Many different techniques have been used for parameter estimation in cardiac electrophysiology models, from optimization algorithms to heuristic and frequentist statistical methods. However, the fixed parameter values obtained from such approaches cannot provide a complete description of variability within an individual or across a population. To overcome this shortcoming, in this work we adopt a Bayesian approach by applying the Hamiltonian Monte Carlo (HMC) algorithm to cardiac electrophysiology models and data for the first time through three studies. (i) Using HMC, we fit synthetic and experimental cardiac voltage data from different pacing rates and find the probability distributions of the parameters of two relatively low-dimensional models, the Mitchell-Schaeffer (MS) and Fenton-Karma (FK) models. We successfully fit synthetic and experimental voltage traces and build populations of action potentials with the posterior probability distributions of the parameters. (ii) We compare the performance of HMC with that of the main Bayesian approach used previously for similar applications, the Approximate Bayesian Computation Sequential Monte Carlo (ABC SMC) algorithm. Both techniques are able to describe the dynamics of synthetic and experimental voltage data using the MS and FK models, with HMC more consistent and ABC SMC more versatile and easier to implement. (iii) We study the variability of cardiac action potentials in space within an individual. We use HMC and a novel approach employing a Gaussian process prior for one spatially varying MS model parameter along with a hierarchical model for the remaining parameters, considered spatially invariant. Using this approach, we do inference and prediction on synthetic cardiac voltage data, exploiting the spatial correlations in cardiac tissue that arise from cellular coupling to use voltage information from a small number of sites to predict parameter value distributions and families of voltage data in other locations. Together these three studies show the potential of Bayesian inference and prediction in providing a framework to represent variability within cardiac electrophysiology modeling.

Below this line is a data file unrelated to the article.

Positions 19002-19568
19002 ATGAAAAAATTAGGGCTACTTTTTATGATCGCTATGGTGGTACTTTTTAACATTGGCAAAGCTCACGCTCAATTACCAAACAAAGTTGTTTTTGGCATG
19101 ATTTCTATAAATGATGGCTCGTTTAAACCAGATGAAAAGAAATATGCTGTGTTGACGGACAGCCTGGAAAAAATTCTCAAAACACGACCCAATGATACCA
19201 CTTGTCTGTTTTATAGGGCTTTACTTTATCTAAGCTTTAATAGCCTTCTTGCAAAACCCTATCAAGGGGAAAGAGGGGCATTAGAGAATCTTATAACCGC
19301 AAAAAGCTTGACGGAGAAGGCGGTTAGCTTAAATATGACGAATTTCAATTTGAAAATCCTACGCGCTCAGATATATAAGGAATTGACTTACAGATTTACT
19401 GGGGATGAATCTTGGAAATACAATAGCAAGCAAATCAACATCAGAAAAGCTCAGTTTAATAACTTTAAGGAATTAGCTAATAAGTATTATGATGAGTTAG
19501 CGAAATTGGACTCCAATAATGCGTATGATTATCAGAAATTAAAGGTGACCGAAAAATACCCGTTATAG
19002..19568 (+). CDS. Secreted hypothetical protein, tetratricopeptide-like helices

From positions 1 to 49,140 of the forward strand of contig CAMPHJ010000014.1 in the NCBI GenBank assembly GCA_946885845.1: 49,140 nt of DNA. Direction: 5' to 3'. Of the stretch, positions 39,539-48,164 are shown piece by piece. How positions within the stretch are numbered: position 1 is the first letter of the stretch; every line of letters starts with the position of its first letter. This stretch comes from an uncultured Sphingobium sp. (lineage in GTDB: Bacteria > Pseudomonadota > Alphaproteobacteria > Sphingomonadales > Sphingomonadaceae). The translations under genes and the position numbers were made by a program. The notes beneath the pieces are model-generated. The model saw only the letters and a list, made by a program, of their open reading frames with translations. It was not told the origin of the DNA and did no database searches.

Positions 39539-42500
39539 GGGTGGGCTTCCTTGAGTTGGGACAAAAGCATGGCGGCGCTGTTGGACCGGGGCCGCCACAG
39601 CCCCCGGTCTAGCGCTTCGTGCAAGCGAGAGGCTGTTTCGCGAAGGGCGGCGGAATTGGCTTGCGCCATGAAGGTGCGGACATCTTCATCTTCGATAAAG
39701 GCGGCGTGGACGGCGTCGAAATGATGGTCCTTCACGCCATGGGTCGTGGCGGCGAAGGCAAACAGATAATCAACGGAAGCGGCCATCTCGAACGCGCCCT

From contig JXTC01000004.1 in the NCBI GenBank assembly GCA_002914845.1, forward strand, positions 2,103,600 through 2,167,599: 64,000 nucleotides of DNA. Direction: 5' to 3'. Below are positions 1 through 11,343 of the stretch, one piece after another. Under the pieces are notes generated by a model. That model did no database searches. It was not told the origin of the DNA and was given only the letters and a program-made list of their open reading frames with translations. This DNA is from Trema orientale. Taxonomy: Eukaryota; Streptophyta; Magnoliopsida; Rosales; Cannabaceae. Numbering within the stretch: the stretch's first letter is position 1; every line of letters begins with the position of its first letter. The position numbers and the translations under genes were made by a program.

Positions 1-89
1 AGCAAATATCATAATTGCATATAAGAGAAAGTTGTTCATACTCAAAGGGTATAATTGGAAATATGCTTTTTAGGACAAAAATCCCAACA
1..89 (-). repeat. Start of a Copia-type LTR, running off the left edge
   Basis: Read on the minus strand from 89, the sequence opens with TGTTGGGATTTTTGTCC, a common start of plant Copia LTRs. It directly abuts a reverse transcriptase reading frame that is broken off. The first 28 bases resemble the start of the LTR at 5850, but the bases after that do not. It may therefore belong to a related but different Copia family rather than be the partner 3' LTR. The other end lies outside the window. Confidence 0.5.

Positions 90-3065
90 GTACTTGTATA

Publication Date


Document Type


Student Type


Degree Name

Mathematical Modeling (Ph.D)

Department, Program, or Center

School of Mathematical Sciences (COS)


Ben Zwickl

Advisor/Committee Member

Flavio Fenton

Advisor/Committee Member

Ernest Fokoue


RIT – Main Campus